When powering AC motors, the electrical supply can be at full power to run at full speed, or at variable power to run at variable speed. Applications with fluctuating loads benefit from the variable speed provided by an AC drive because less power is used at lower loads and speeds, and this article explains how an AC drive accomplishes this.
What are AC Drives?
An AC drive, also often referred to as a variable frequency drive or a VFD, is a power supply control and conditioning device for AC motors.
These AutomationDirect DURApulse GS4 series AC inverters, also called AC drives or variable frequency drives, provide the frequency and voltage needed to drive an AC motor.
Bryan Sisler, Product Manager for Drives and Motors at AutomationDirect, wrote an article for the May/June 2018 issue of InTech magazine titled Explaining AC Drives, which is summarized below.
Sisler explains that since AC motors require frequency to spin, the drive must provide the required energy waveform with enough voltage to provide the needed current to produce magnetic flux within the motor.
To produce this desired frequency waveform, an AC drive is provided with an AC voltage supply and rectifies it to DC voltage, normally through a diode bridge, or if a regenerative 4-quadrant drive, then through insulated-gate bipolar transistors (IGBTs). This rectified power is stored in a capacitor bank as part of a DC bus. This is known as the converting section of the drive.
The AC drive enables control of the operating characteristics of an AC motor, which can reduce energy used by the motor. This energy savings is through adjusting or limiting of the applied voltage and current during controlled acceleration/deceleration, and especially during normal operation.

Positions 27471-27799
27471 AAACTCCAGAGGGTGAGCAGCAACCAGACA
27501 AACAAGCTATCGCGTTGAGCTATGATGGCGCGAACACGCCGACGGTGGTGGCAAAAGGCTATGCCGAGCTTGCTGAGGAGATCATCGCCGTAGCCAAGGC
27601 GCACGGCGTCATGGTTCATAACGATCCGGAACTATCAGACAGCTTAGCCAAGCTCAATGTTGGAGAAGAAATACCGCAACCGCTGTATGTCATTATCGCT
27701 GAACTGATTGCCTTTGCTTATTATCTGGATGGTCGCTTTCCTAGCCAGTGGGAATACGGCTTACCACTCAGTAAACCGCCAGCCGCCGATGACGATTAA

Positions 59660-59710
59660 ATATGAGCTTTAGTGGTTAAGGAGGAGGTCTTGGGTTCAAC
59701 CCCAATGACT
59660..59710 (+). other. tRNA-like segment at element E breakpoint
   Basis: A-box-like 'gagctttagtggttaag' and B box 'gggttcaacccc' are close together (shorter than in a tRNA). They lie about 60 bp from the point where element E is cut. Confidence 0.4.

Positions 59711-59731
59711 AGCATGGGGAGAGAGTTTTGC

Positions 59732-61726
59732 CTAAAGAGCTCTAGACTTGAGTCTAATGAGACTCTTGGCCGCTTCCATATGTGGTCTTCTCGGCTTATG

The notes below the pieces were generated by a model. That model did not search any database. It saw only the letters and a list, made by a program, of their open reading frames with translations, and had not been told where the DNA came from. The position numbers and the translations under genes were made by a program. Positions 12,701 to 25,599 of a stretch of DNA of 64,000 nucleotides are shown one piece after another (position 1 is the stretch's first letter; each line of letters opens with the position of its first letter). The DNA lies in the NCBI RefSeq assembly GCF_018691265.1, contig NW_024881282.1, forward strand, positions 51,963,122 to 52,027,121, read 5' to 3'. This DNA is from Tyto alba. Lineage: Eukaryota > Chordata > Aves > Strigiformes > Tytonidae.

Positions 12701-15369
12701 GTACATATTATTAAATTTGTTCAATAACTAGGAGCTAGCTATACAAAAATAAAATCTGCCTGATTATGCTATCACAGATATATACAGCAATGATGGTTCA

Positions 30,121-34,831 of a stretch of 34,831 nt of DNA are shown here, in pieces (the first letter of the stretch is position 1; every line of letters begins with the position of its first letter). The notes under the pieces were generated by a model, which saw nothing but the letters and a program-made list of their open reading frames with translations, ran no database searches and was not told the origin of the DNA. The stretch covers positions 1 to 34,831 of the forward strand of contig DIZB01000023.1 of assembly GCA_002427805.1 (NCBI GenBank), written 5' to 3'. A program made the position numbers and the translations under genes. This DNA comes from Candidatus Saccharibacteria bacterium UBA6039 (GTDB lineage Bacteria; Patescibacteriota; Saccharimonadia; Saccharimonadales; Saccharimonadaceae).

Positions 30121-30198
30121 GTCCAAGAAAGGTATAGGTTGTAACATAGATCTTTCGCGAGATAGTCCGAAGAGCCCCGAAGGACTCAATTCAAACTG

AC Drive Applications
Sisler notes that AC drives can be found in many different applications:
Pumps, fans and conveyor applications alone can generate hundreds of applications. Even the terms within applications can be synonymous. Bulk conveying can be carried out with pumps, fans or conveyors—for instance. Application examples include tons of flour blown through pipes for a bagging operation, pumps handling tens of thousands of gallons of soda through a bottling line, conveyors moving coal or rock over miles of quarry, or a conveyor carrying thousands of cookies through a baking oven.
Best Practices for AC Drive Integration
Best practices for AC drives include a thorough review of the application. A properly selected motor type, with the rightsized motor and drive, are the starting point for any application, and this requires a detailed review of the load characteristics. Other items to consider are the nature of the energy supply to the drive, and the environment in which the system will operate. In some instances, an AC transformer and/or supply reactor may be needed to provide a clean source of power.
An installation review, including protection required from other energy consumers on the AC drive supply side, is necessary in many cases, and proper grounding systems are also needed. Finally, there must be adequate room for the AC drive and its protective devices. For example, the enclosure type and size must be sufficient to provide cooling, and protection from the environment.
Unless specifically rated for field mounting, AC drives, such as these AutomationDirect GS2 drive units, should be installed in a control cabinet to protect them from the environment, with proper spacing for cooling.
Sisler says a plan should also be created for programming of the AC drive to provide the connected motor with the best possible operational methodology and energy savings. Fortunately, many of the required capabilities are built into AC drives for this purpose.
In summary, Sisler notes:
From the simple air fan in the warehouse—to the complexity of energy storage systems, water supply or waste water management systems—AC motors running at variable speeds play a key role. Since AC motors consume much of the electricity generated worldwide, using AC drives to limit energy use can produce significant savings.
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